Thanks for sharing, @ScottF! Copying/pasting a lecture I was working on a while back re: the same topic and hope it adds some value to this thread: -- Alright, so in this lecture we’re going to talk about MONEY MONEY. And let’s go ahead and get one thing out of the way….pricing your aerial services is less science and more art. Not only is this kind of service brand spanking new for the majority of your prospects, but in any service-based business model, there’s a LOT of variance in the kind of work you could be doing, what end product you feel most comfortable delivering, specific client needs, etc. So, there’s a lot that goes into determining how much your aerial photographs, videos, and data packages that you provide to clients is actually worth. In this lecture, we’ll run through a few big concepts: What factors influence your pricing? Sample pricing and packaging models (hourly rates, day rates, flat-fee packages) Raising your rates down the road Let’s dive in. What factors influence your pricing? Here are a 10 things that'll influence what kind of prices you can charge for your aerial service work: The end product. Are you selling a block of 50 photos? A 3-minute YouTube video with music? An orthographic map? Each of these command a different type of approach to pricing. If you're doing the post-processing, you've got to factor in that time. Your client. Are you working with a real estate broker on a $575,000 listing? What about the CEO of a construction company bidding for an $8 million project? What about a roofing inspector? Each has a unique situation when it comes to hiring an sUAS operator and their own perceived value of the end product. Your geography. Urban vs. rural, big city vs. small city, other close-by competitors vs. no competitors, etc. Service-based businesses tend to look a little different city to city. Your competition. This isn't as important as you might think, but it's still a consideration. All else equal, what are your competitors charging? Your track-record. This is a HUGE part of your sales process and something I really want to focus on in this lecture. There's a lot to be said for sharing your past client successes, for gathering video testimonials, for putting together an unbelievable demo reel that highlights your best work, etc. Your training / certifications / licenses. If you have a Section 333 Exemption (or some other country-specific license) and are complying legally in the national airspace, you should command a higher price than a competitor who isn't flying legally. If you've gone through a training program or have some other certificate you can share, that also helps. Whether or not you have insurance. Clients don't want to be held liable of something goes wrong. If you can assume that risk with your own liability policy, you're bringing more value to your client. What equipment you're using. While you want to match the equipment to the client and shouldn't simply charge more for using a better system when all else is equal, if the shoot demands a more advanced sUAS, you should factor that into your pricing. Flying a DJI s1000 for a cinematographic shoot is a lot different than using a DJI Phantom 3 Professional to take photographs of a golf course or resort property. Travel / shoot logistics. Do you need to drive more than a few miles to get to a shoot location? Are you flying somewhere and bringing all your equipment with you in travel-proof cases? You've got to factor in travel / your time. There are many ways to think about doing this. Check out MileIQ as an example of a tool you could use if doing a lot of driving for local client work. One-time project vs. on-going work. You might want to offer a discount if there's guaranteed recurring work that'll be sent your way. There are many more ways to think about this, but hopefully that list gets your brain juices flowing. At the end of the day, pricing is closely related to how much trust and authenticity you can build with your prospective clients. That's the most important thing to remember. Get into the pricing mindset The sooner you begin to embrace that you're not just a person with a drone who takes pictures, but a licensed and insured commercial sUAS business who: operates incredibly expensive equipment; takes on the liability if anything goes wrong; handles not just the photo/video/data capture but also the post-processing (using expensive editing or mapping software); has a proven track record with other happy clients; is well versed in all local and governmental regulations and has the proper documentation; and so on... The sooner you can embrace all of that, the more confident you'll be when standing behind your pricing, either on your website / in your marketing materials or directly speaking to clients over the phone or in person. How should I package / sell my services? This is where it gets fun (and creative). The sUAS industry is still new, so your prospects will really be looking to you when it comes to what kind of deliverable it is that you're offering. When I started my first service-based business (growth-marketing agency), I didn't have any standardized pricing. I wanted to move fast and say YES to every project, regardless of its scope. You may see where this is going. That worked out for a while (I was able to generate $100,000+ in revenue my first 12 months), but I soon burned out, and ultimately I wasn't able to scale my company. I didn't have enough processes in place. Everything was customized. Because I didn't "productize" the kind of service I was offering, my sales process was a lot longer. Every new client relationship was different than the last. Every new prospect I'd hop with on the phone in a very consultative way and try to match my services to their particular needs. If you're hungry for cash like I was back then, this can be a GREAT approach. Just...keep talking to the client and take whatever cash you can get for as many projects as possible. But long-term? Without a clear pricing / packaging model, it can be hard to really understand how your business is performing, to build more efficient processes and a stronger marketing / sales funnel, and to ultimately scale your business. Your pricing and packaging model may always be changing...but the sooner you can commit to something standardized, the easier it'll be to communicate that to prospective clients. Experiment with "tiered" pricing. A tiered model lays out multiple options at different price points and empowers your prospective clients to make better, more informed decisions that feel less arbitrary. So, you're presenting option A, option B, or option C to your prospects. It's human psychology. We're just not wired to make absolute price and value evaluations in a vacuum. We need points of reference. A tiered model helps you to anchor your pricing and to appeal to folks that are looking for more value vs. those who want the highest-possible level of service you offer, where cost isn't as much of a concern. Laying out options gives clients a clear way to compare, contrast and ultimately be more intentional about who they decide to award their business to and why. Each option should have a purpose and represent a viable option for the client. You can state exactly what problems you're going to solve and what trade-offs these solutions will entail. For example, let's say you're trying to work with a real estate broker. Your pricing could look something like this: Option A - 10 high-quality aerial photographs Option B - 10 high-quality aerial photographs + a 3-minute YouTube walkthrough video Option C - Package of 5 listings to be used in a 90-day period (selling Option B at a discount if the client buys a block of 5 ahead of time) I'm over-simplifying your service offering of course, but you can see how each of these options commands a unique price. The goal here is to creatively and conscientiously define problems right from the outset, and to empower clients to make purposeful choices about what they really want. What are some sample pricing models? Here's a (work-in-progress) list of aerial service companies who publish their pricing: https://www.dronebase.com (pricing link in top-right part of page) http://aerialview.video/payment http://www.realtyvideotour.net/packages1.html http://www.michigandronepros.com/pricing-options/ http://victoriaairphotos.com/rate_sheet.html http://2surge.com/video-photography/pricing/ http://hypedrones.com/aerial-real-estate-pricing/ http://www.wessexaerialphotography.com/drone-aerial-photography-prices/ http://www.capecodaerials.com/pricing/ http://skyvantage.co.uk/aerial-videography-prices/ http://www.phoenixdroneservice.com/ http://reconaerialmedia.com/drone-services-pricing/ You'll see that it's all over the board. Some of these companies promote that they're certified and insured, while others do not. Some of these companies have incredibly designed websites with show reels, a portfolio of client work, and testimonials. Others do not. Here are a few ways to think about pricing / packaging: Charge an hourly rate. You can sell a max "block" of hours depending on the task. As an example, if your hourly rate is $150, and you're driving out to a shoot site, setting up, shooting 20-30 photos on one 15-minute battery, then going back home to do some editing and finalization for the client...that might ultimately run somewhere between 1-2 hours, so maybe you'd charge $150-$300 for that service. Charge by deliverable. You'll note some of the examples above spell out specific deliverables, like "interior" vs. "exterior" capture, or literally the number of photos you'll end up receiving. I personally like how Phoenix Drone Service prices their Construction Monitoring services on a monthly retainer. You really want to think about the deliverable, and what format of end product the client ends up really needing. If they're a realtor who wants aerial videography, you're not just going to shoot a .mov file and send it to them via Dropbox. You'll want to export to the right codec and load / tag the video onto a service like YouTube, Vimeo, or even the MLS (and sites like Trulia, Zillow, etc.). Charge by half-day / day. Some types of projects, particularly more cinematography-oriented ones, require a lot more on-site time and direction than others. If you do this kind of work, it might make sense to charge by the half-day or day. Can I ask my client to pay for travel costs? If you're charging hourly, I don't see any reason why not to include a 20-30 minute drive to and from the site into your scope of work. If you have a packaged rate, I wouldn't tack on additional travel expenses unless you're having to drive or fly more than one hour. *Make sure to track your car/truck mileage with a tool like MileIQ or Passenger for tax purposes How can I increase my pricing? As the market matures, and as your own experience grows stronger, you're going to want to adapt your pricing model. Here are a few things you'll want to have on your website / in your marketing materials to help better justify a price increase: A killer demo reel. You're only as good as your last video. As your skills improve, so should your demo reel. Client testimonials. Don't just get quotes. Get images you can share, links to their website or LinkedIn profile to show they're real people, and video testimonials if you can. ROI / case studies of how your clients actually saved (or made) money by using your services Social proof. An example would be that you should probably share if you've worked with 50+ clients, or that you've flown 1000+ hours, or that you have 400 local businesses on your email list. Local PR / news clippings. Share links to these stories to establish trust and professionalism. Also, you might want to think about locking in your past clients to your old pricing model. It's 1) good for marketing and helps you re-engage past clients, 2) builds goodwill by offering a discount for being an early adopter of your company's services, and 3) puts cash in your pocket when you get folks to commit to new business at the old rates that you might not have gotten with just a simple price shift.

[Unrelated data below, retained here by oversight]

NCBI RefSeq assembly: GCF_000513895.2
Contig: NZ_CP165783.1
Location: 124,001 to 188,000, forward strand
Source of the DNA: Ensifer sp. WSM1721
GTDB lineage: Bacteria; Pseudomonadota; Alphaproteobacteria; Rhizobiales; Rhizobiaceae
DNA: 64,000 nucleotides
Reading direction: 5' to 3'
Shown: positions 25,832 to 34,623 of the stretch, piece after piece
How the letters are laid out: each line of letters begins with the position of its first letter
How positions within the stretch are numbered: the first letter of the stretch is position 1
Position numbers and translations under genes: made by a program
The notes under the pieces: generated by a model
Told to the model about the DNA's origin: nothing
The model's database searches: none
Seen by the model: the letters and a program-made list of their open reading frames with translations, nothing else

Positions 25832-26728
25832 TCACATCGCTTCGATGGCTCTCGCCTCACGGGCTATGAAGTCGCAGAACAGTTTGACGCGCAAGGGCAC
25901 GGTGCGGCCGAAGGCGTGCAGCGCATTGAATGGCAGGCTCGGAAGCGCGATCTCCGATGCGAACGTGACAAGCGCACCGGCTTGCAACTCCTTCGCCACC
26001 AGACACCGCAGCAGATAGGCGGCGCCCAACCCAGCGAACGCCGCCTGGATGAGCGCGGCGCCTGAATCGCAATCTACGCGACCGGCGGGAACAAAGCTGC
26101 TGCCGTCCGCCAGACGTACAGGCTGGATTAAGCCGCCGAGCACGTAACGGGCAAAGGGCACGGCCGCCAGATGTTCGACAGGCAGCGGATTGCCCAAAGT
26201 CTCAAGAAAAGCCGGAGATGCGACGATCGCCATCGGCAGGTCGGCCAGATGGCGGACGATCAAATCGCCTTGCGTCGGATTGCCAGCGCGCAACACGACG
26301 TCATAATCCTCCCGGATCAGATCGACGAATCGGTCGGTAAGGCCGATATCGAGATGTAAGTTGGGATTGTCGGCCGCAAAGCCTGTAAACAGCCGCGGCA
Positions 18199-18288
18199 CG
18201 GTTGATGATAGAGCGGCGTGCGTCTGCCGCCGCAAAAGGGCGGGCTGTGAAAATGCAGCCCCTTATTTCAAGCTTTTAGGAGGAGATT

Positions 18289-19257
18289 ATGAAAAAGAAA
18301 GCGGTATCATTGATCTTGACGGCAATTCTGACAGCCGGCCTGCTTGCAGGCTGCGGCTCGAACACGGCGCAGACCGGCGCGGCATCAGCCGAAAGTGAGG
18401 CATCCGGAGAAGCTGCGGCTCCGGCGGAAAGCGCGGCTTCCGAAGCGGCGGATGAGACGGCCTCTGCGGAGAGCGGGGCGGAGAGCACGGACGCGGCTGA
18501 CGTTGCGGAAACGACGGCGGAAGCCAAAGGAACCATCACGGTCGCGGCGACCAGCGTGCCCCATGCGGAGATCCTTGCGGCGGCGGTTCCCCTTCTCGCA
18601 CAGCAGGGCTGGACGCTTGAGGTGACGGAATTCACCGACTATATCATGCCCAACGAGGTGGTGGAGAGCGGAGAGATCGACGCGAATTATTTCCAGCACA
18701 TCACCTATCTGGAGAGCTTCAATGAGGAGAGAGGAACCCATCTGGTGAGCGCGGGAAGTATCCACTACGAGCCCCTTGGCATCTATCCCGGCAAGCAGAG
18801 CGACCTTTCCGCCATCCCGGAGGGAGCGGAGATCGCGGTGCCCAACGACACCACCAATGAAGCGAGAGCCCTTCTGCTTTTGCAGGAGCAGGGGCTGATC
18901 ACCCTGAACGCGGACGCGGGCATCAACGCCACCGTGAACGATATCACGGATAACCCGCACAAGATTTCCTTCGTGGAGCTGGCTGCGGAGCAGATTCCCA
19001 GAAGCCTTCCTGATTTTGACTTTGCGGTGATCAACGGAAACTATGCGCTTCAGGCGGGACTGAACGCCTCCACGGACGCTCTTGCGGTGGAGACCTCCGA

20. 1 point